• Both women are wearing spencers. The dark red on the left woman looks warmer, while the one on the left is highly adorned.To make up for short sleeves, perhaps, she wears long gloves and carries a wide scarf or shawl. (The writing says “Dame in Spencer.”) Left: The flimsy gown is no match for the weather. (Most women of the day would have found this highly mortifying.) Caption: “Ah, such wind!” Brought to you by Inspirational Romance Author Linore Rose Burkard.
    • Later Regency: On the right, a higher hemline and lower waist is an indication of being later in the Regency, as well as the highly adorned “hems”. Below left: For once, a really warm cloak! In Before the Season Ends, Miss Ariana Forsythe sports a similar design, a pelisse that is “ermine lined and edged, worth every shilling,” according to her aunt, Mrs. Bentley. Below, right: Much earlier, 1799. Both gowns have an overdress making them unusually sturdy. Notice that the hems fall to the ground. Brought to you by Inspirational Romance Author Linore Rose Burkard.
    • Above, right, and below: Quintessential Regency winter wear—not nearly as effective at protecting a lady from the elements as the style on the left. The redingote on the ladies on the right (above, right, and right) happen to be red, but they could be any colour. . Brought to you by Inspirational Romance Author Linore Rose Burkard.
    • An Idealized Winter Scene Here we have winter outdoors and in. Above, a painting by Frank Dadd, gives us an affectionate, idealized glimpse into the past. Right: “Winter” On the right “Winter,” is an old print, which shows, remarkably, an entire family huddling around the fire in one room, while allowing the elder son (or daughter) the use of the other room to dance and frolic with friends. Now take a look at an illustration from 1890, and contrast the outerwear of the women to what we have seen on Regency women: Heavy fur coats, muffs, & high collars. It’s about time! (Even Victorian women had better outerwear than regencians, however.) Brought to you by Inspirational Romance Author Linore Rose Burkard.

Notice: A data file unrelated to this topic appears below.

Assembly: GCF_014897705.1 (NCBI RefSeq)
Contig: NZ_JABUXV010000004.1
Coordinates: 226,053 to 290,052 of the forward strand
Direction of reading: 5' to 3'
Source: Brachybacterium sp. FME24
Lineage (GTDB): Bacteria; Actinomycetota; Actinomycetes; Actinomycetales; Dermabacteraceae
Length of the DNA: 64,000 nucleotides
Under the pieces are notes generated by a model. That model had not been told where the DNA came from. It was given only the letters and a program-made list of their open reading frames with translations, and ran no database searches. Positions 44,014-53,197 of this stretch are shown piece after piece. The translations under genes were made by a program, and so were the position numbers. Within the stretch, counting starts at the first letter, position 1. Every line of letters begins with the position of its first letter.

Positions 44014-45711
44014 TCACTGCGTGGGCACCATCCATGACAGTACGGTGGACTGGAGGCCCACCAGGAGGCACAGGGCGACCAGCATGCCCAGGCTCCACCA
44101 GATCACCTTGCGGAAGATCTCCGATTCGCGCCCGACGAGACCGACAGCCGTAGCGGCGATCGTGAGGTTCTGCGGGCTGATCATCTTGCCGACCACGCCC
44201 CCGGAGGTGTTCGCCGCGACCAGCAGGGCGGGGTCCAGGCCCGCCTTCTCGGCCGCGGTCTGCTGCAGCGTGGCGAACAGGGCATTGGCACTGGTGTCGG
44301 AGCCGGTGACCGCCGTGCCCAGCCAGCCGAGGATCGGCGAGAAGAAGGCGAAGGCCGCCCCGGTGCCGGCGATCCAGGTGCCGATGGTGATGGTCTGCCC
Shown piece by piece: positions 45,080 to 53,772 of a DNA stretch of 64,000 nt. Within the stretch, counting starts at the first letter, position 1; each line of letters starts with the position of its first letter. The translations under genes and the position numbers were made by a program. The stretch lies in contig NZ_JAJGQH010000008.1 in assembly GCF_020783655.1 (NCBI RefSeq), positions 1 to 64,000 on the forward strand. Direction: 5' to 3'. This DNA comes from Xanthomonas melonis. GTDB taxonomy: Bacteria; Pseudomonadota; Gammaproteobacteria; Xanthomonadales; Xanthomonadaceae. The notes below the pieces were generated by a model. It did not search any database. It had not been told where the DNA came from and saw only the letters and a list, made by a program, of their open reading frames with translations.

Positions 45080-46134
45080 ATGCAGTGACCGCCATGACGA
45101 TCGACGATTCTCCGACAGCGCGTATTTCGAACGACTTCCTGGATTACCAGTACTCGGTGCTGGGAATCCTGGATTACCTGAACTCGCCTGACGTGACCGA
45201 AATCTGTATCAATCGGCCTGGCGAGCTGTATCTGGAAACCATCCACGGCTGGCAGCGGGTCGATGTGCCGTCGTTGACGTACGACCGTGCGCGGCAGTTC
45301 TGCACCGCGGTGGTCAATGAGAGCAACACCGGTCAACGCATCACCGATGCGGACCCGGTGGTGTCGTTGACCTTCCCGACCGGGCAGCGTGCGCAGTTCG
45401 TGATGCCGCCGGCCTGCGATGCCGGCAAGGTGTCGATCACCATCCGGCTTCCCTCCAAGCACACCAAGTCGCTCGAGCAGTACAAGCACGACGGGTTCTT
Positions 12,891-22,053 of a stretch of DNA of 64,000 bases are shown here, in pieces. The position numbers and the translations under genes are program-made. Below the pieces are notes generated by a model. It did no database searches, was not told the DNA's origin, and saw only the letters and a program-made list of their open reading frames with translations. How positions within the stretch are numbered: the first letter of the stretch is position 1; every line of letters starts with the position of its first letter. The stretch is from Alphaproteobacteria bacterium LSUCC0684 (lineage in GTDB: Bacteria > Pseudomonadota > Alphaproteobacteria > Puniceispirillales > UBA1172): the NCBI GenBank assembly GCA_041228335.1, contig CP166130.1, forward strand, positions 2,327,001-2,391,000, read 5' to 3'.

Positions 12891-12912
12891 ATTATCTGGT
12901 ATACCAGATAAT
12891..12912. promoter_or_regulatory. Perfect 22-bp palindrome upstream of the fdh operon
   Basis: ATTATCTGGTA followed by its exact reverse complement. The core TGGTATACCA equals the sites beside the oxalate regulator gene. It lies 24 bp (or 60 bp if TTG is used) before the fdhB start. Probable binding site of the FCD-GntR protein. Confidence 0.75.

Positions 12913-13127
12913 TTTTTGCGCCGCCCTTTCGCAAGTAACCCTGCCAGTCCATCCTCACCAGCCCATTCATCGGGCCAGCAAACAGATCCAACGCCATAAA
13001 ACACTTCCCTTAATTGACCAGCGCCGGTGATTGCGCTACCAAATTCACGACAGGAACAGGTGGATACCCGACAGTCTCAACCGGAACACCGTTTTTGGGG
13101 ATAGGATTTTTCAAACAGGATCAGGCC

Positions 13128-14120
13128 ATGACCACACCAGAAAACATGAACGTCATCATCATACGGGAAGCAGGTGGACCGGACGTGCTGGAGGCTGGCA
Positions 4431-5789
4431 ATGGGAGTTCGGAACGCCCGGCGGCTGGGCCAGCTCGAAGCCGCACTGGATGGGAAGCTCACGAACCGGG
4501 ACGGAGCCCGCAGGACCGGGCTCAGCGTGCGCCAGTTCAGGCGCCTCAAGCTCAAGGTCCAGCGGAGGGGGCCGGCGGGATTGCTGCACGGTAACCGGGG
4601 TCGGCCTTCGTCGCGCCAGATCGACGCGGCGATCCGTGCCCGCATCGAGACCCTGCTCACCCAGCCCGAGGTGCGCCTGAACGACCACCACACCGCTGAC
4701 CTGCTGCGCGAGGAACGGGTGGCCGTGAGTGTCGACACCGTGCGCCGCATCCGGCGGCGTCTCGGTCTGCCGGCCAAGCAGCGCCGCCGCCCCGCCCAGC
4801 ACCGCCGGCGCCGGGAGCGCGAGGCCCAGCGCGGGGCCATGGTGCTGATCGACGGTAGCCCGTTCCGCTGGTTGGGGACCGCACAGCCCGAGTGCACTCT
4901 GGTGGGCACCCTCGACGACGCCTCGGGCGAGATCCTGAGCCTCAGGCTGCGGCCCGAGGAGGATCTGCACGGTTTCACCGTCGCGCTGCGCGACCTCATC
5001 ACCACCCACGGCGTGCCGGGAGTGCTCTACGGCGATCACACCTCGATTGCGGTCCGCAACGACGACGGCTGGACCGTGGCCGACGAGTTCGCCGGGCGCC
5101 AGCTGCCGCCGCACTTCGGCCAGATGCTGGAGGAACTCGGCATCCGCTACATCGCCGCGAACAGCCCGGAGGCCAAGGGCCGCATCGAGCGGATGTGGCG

• Here are a few illustrations of men from the day. Having the advantage of shirts and voluminous cravats that kept the upper chest and neck covered was an advantage during the colder months. Women could easily do this during the day, (wear high-collared gowns, for instance) but evening wear required a lower-cut bodice. Additionally, the popularity of leather or deerskin breeches and pantaloons was superior for leg warmth say, than stockings, and men could also wear woolens beneath their attire. I hope you’ve enjoyed this small glimpse into regency winter wear! Below, a few terms to make sure you’ve got your clothing right: Pelisse—a long outer garment, usually lined or edged with fur. Redingote-- a long, unlined, lightweight coat, open down the front, worn by women. Cloak—a loose outer garment. In Georgian days, cloaks were often hooded; Cape—a Sleeveless garment, usually hanging over the shoulders and back, and tied at the neck. Mantle—Similar to a cape but shorter. A winter mantle is seen on pg. 11, bottom. Spencer—a short, tight-fitting garment, often made to match a gown; removable, with long sleeves. There were spencers for men as well as women. Stole--a woman's shoulder scarf of fur, marabou, silk, or other material. Also called a tippet. Brought to you by Inspirational Romance Author Linore Rose Burkard.
    • Pattens—For the feet during rainy or snowy weather, pattens were protective overshoes worn over one’s shoes. Jane Austen wrote of the “ceaseless click of pattens” in Bath, England. . Half-boots-Still popular today, a boot extending just above the ankle. Muff—a case for the hands covered with fur or other soft material, for women and girls. Other Accessories: Umbrella, Reticule, Scarf or boa, Shawl and (of course) gloves. Two more male outdoor illustrations. Morning dress for women (above) was conducive to warmth and comfort. Linore Rose Burkard writes Inspirational Romance for the Jane Austen Soul. Her characters take you back in time to experience life and love during the Regency England era (circa 1800 – 1830). Ms. Burkard’s novels include Before the Season Ends, The House on Grosvenor Square, and, The Country House Courtship. Her stories blend Christian faith and romance with well-researched details from the Regency period. Romance for the Jane Austen Soul: Experience a romantic age, where manners and morals are timeless; and happy endings are always possible. For more information, visit: www.LinoreRoseBurkard.com Brought to you by Inspirational Romance Author Linore Rose Burkard.